Some of the most innovative inventions these days are coming from the minds of babes. We told you last year about the teen in Canada who invented a flashlight powered by the human hand. Now another teen inventor is getting some well deserved attention for an even more ambitious project -- an artificial arm that can be controlled by Bluetooth-powered brainwaves.
The invention is the work of 15-year-old high-school sophomore Shiva Nathan, and he was inspired to design the prosthetic, called the Arduino Prosthesis, when his cousin in India lost both of her arms in an explosion.
"Originally I was designing a video game [with a Mindwave Mobile headset, a component of the arm], but around that time I learned about a relative of mine who lost both of her arms in an incident," he told Design News. "I was reading about the prosthetics she had, and they were very expensive and not that good. I realized I could build something better than that and decided to."
Shiva Nathan, a 15-year-old high school sophomore from Westford, Mass., stands with a prosthetic arm he invented that is controlled by brain waves sent from a headset powered by Bluetooth. He was inspired to build the Arduino Prosthesis after a cousin lost both her arms in an explosion and he felt he could improve upon the prosthetics she was using.
(Source: Parallax Inc.)
Nathan abandoned the video game idea (which he later revisited and built) and set out to build the Arduino Prosthesis, an upper-extremity prosthetic arm with a microcontroller than can measure brainwaves registered by an electroencephalogram (EEG) in the headset, which a user wears secured to his or her head with a headband.
The Mindwave Mobile headset is a fairly inexpensive off-the-shelf EEG device that acts as a brain control interface (BCI) when connected to an Arduino microcontroller. The third key component is the servos in the arm and wrist of the prosthetic itself, which can be from 12 to 18 inches long.
Basically, the headset can recognize two mental states of the person wearing it -- attention and meditation -- and converts those into numerical values that it sends to the microcontroller to move the arm via its servos based on threshold values set by Nathan. "There are two different values for attention and meditation," he explained. The values are set between zero to 100, and if a person's brain waves supersede those values the microcontroller will move the prosthetic. "If attention exceeds 30, the prosthetic's fingers will flex. If meditation exceeds 50, the elbow will rotate."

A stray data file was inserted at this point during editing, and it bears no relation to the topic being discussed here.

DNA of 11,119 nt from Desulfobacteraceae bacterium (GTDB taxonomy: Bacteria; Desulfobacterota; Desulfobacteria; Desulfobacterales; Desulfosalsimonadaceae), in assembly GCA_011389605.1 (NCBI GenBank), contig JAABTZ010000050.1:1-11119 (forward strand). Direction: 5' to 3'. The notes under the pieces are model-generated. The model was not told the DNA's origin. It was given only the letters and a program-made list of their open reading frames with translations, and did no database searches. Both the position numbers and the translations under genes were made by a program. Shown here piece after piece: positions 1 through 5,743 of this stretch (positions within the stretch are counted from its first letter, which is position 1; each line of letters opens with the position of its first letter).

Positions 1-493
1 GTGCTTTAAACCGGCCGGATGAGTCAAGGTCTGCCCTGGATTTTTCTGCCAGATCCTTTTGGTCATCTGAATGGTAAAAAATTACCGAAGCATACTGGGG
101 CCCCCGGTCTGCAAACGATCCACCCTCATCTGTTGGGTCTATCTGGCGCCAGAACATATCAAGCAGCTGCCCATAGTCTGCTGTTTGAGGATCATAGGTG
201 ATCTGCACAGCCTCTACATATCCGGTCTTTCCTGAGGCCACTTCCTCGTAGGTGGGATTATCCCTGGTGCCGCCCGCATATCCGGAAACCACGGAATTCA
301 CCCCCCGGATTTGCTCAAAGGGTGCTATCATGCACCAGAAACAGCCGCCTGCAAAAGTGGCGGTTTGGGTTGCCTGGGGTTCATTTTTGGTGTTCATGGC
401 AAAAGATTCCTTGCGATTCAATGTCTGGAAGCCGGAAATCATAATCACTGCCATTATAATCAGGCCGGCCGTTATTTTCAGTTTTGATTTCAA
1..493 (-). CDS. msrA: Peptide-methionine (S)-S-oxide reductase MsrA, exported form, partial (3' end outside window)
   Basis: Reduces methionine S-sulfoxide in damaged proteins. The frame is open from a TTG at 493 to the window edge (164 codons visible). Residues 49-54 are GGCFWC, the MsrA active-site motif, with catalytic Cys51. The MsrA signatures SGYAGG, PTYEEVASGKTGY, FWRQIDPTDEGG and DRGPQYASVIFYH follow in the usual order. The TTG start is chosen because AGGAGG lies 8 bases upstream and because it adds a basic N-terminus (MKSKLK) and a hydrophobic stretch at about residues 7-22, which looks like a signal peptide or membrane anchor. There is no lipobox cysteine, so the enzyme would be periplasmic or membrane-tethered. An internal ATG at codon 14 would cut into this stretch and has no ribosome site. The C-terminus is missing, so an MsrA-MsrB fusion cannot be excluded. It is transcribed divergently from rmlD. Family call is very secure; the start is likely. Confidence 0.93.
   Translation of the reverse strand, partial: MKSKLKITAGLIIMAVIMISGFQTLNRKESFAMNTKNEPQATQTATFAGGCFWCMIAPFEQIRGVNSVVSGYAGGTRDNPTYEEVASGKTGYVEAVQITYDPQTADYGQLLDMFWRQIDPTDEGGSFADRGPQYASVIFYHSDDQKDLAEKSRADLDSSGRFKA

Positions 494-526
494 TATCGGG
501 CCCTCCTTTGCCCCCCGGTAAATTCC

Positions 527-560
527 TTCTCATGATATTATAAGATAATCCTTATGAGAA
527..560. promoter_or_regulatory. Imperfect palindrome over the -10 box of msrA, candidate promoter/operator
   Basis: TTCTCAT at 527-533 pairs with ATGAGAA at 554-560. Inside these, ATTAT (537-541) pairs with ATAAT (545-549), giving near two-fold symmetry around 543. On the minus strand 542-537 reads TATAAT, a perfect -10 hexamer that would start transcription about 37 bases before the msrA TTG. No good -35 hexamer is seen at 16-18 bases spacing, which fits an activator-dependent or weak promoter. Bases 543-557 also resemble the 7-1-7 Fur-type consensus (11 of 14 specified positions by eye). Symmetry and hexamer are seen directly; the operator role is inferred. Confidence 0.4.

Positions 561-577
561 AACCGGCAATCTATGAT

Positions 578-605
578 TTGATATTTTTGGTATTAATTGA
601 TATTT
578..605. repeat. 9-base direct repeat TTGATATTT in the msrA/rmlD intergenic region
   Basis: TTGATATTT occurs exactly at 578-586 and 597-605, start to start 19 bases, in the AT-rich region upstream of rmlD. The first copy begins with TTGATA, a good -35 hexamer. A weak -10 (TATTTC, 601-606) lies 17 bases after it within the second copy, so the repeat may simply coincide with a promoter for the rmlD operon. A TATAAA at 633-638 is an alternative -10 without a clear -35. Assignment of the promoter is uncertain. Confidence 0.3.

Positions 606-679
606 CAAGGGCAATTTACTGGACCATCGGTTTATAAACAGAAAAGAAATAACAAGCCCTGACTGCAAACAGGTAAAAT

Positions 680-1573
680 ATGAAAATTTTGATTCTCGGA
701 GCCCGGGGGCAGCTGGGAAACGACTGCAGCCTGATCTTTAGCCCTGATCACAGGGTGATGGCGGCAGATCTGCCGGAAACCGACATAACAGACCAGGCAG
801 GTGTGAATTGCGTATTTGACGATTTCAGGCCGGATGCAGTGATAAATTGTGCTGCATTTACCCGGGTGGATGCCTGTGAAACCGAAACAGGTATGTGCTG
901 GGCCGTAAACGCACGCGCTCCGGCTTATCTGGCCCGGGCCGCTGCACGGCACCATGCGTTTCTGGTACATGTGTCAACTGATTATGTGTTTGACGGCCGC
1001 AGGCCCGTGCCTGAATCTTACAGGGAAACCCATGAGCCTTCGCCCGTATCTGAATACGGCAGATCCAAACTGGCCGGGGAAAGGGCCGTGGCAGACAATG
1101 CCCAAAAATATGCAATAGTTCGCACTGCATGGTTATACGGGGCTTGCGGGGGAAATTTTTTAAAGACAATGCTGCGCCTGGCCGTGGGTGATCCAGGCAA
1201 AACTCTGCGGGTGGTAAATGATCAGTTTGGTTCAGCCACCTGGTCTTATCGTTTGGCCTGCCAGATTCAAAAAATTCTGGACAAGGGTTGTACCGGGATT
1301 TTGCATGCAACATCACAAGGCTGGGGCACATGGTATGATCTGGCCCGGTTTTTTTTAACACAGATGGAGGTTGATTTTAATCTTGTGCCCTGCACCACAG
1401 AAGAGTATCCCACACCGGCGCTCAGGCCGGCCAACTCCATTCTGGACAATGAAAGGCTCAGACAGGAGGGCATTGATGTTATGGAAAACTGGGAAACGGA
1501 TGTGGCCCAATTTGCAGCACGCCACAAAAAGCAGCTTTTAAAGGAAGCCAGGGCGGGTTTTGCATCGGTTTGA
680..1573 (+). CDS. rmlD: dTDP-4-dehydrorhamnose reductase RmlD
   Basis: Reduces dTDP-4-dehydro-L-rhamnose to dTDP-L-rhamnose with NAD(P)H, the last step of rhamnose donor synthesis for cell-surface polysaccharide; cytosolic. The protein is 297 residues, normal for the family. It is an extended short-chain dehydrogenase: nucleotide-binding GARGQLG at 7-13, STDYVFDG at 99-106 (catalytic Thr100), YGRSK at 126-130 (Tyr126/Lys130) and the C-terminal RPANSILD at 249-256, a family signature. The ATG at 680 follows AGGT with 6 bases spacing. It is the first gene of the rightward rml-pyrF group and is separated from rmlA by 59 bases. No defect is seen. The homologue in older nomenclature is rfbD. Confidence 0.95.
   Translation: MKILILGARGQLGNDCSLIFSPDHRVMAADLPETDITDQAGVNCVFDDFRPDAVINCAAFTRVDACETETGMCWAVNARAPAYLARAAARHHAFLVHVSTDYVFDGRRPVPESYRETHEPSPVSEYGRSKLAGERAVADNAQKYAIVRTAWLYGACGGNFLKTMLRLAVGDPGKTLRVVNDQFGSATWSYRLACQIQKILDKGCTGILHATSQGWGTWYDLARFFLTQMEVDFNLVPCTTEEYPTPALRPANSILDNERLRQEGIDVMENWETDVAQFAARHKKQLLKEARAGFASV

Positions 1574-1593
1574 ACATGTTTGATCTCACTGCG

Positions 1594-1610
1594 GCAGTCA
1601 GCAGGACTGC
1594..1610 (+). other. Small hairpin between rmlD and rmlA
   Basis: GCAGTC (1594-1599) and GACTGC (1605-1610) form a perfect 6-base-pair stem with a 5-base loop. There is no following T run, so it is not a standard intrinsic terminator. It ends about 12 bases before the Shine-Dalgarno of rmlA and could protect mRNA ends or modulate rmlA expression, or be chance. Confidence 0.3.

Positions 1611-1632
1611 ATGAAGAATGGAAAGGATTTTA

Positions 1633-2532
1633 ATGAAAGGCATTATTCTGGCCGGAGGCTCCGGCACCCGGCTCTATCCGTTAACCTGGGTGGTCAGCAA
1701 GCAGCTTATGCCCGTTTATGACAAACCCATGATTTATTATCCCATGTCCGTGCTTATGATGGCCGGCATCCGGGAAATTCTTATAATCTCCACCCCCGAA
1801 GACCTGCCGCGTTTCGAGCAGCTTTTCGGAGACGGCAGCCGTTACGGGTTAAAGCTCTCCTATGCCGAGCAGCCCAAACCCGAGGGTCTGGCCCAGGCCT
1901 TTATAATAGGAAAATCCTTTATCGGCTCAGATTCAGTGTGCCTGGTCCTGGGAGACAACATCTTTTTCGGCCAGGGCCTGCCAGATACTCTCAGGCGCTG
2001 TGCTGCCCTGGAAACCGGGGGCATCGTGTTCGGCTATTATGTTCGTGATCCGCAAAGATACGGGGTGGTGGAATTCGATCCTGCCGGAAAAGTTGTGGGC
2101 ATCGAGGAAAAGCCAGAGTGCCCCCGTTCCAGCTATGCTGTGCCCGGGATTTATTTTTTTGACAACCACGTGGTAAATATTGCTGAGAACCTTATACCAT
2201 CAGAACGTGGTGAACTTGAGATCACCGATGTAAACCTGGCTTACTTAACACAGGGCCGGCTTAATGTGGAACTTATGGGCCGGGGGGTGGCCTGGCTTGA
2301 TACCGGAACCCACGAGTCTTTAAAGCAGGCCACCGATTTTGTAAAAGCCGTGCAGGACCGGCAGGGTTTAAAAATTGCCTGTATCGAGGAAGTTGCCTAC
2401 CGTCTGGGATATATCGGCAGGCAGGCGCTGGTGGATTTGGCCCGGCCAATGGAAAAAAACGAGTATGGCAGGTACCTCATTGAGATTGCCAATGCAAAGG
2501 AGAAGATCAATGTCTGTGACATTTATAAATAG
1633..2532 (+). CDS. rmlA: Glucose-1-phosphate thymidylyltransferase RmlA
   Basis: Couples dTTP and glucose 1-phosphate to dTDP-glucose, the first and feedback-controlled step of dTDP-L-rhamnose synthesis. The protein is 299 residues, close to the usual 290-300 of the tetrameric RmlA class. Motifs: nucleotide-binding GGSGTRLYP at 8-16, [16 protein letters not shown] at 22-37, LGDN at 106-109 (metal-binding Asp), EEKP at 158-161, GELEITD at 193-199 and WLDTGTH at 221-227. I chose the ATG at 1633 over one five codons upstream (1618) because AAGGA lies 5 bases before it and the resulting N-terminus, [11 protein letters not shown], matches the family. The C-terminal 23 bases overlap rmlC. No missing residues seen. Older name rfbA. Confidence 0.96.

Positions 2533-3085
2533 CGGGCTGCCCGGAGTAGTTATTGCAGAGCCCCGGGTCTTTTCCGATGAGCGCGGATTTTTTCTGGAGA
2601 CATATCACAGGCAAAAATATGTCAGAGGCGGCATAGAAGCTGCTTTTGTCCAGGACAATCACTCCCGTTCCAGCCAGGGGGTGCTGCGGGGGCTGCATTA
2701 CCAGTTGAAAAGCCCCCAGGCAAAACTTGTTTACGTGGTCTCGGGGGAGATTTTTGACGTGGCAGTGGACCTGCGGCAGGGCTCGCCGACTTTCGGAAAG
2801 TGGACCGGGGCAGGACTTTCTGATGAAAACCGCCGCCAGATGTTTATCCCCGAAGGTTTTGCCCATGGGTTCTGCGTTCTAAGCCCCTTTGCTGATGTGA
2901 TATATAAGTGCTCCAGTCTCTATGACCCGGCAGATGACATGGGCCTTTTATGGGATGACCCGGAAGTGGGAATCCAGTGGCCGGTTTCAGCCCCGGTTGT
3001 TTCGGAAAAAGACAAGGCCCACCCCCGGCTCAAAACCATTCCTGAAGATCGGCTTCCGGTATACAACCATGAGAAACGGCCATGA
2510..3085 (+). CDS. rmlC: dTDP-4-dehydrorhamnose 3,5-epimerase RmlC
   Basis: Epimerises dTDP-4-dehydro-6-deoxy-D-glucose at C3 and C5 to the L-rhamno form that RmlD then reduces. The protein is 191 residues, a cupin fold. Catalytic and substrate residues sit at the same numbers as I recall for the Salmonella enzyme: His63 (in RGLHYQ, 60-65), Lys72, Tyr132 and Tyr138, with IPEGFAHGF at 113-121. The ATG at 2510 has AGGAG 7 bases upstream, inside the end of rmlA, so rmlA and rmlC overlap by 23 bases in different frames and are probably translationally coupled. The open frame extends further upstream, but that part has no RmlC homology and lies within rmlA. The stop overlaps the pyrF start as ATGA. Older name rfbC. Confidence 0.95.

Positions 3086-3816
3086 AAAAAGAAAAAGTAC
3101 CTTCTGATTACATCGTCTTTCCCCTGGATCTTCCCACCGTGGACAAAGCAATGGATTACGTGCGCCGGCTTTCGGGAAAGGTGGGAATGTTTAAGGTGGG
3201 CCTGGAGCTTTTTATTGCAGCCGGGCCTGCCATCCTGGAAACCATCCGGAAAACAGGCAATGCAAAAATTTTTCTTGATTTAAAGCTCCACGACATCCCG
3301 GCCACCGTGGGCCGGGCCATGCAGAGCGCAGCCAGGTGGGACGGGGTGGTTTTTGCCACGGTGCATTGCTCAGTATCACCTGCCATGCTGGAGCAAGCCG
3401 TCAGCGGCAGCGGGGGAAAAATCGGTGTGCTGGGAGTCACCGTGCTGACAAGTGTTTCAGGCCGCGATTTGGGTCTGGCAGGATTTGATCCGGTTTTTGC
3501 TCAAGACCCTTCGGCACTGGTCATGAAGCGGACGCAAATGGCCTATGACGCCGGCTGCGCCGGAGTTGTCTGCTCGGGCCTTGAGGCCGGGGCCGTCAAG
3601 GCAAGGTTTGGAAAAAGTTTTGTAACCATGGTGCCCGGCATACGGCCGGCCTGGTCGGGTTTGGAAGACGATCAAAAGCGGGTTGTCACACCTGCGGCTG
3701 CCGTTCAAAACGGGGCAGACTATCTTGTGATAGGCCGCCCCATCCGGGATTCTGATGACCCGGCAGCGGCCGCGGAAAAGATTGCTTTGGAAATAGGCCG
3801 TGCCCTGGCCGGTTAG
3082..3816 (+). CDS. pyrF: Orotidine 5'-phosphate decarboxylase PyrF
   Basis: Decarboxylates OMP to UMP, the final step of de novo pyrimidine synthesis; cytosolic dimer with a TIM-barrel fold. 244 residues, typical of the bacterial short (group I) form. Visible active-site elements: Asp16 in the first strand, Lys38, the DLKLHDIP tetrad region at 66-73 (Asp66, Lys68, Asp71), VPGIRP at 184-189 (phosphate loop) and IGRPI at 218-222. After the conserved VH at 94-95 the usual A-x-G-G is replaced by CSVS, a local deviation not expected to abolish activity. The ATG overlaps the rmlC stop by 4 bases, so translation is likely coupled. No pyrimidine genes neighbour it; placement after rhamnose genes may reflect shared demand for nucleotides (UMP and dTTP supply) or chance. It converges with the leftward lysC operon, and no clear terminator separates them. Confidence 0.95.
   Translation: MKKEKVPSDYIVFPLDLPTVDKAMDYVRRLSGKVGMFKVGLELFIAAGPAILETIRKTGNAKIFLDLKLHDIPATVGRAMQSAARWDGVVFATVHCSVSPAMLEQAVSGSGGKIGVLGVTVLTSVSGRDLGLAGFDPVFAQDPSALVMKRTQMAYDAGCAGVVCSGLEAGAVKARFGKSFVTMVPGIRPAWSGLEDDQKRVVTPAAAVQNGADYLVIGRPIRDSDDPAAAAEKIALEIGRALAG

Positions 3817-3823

These are the only movements the prosthetic has so far, but he is working on other models for individual finger control and wrist movement.
Nathan entered the prosthetic in two contests: the 2013 National microMedic Contest, held last year and hosted and sponsored by the US Army Telemedicine and Advanced Technology Research Center (TATRC), Carnegie Mellon Entertainment Technology Center, and Parallax Inc.; and the 2014 Bluetooth Breakthrough Awards held in January of this year. He won awards in both for a total of $10,000 in products and prize money.
Nathan said he has not yet been approached by a company to commercialize his prosthetic, but he does have his own, open-source plans for doing so once he achieves more advanced movements with it. "I am going to offer the schematics and programs online for free so anyone can built it themselves, but also offer prebuilt models," he said, following a popular pricing model in the open-source community that the Arduino microcontroller in the prosthetic also uses. Nathan said he could not in good conscience leave the open-source community out of the project, since he used open-source components and ideas to build the prosthesis.
Nathan's use of his prize money also shows his community spirit. He will use some of the money to help open a center to promote science, technology, engineering, and math (STEM) education in his hometown. The remaining prize money will go to build more models of the Arduino Prosthesis, as well as toward his fund to attend college, where he plans to study engineering, computer science, and neurology -- not necessarily together nor in that order, he said.